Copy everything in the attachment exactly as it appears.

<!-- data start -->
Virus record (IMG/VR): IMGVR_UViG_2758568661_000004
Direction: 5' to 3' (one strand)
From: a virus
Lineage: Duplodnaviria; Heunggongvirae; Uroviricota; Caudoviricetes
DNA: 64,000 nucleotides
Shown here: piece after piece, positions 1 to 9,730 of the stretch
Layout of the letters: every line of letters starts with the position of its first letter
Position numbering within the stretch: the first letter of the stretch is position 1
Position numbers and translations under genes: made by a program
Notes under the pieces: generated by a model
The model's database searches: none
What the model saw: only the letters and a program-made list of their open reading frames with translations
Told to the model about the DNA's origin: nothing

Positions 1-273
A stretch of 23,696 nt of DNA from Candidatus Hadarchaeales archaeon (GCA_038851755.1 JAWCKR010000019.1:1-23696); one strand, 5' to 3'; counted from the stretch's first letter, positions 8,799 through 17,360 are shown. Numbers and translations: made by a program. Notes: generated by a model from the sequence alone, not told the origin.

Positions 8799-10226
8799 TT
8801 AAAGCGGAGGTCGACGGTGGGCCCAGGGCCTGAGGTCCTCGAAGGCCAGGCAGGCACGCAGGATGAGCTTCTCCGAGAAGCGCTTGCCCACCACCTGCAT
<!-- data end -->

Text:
Virus record (IMG/VR): IMGVR_UViG_2758568661_000004
Direction: 5' to 3' (one strand)
From: a virus
Lineage: Duplodnaviria; Heunggongvirae; Uroviricota; Caudoviricetes
DNA: 64,000 nucleotides
Shown here: piece after piece, positions 1 to 9,730 of the stretch
Layout of the letters: every line of letters starts with the position of its first letter
Position numbering within the stretch: the first letter of the stretch is position 1
Position numbers and translations under genes: made by a program
Notes under the pieces: generated by a model
The model's database searches: none
What the model saw: only the letters and a program-made list of their open reading frames with translations
Told to the model about the DNA's origin: nothing

Positions 1-273
A stretch of 23,696 nt of DNA from Candidatus Hadarchaeales archaeon (GCA_038851755.1 JAWCKR010000019.1:1-23696); one strand, 5' to 3'; counted from the stretch's first letter, positions 8,799 through 17,360 are shown. Numbers and translations: made by a program. Notes: generated by a model from the sequence alone, not told the origin.

Positions 8799-10226
8799 TT
8801 AAAGCGGAGGTCGACGGTGGGCCCAGGGCCTGAGGTCCTCGAAGGCCAGGCAGGCACGCAGGATGAGCTTCTCCGAGAAGCGCTTGCCCACCACCTGCAT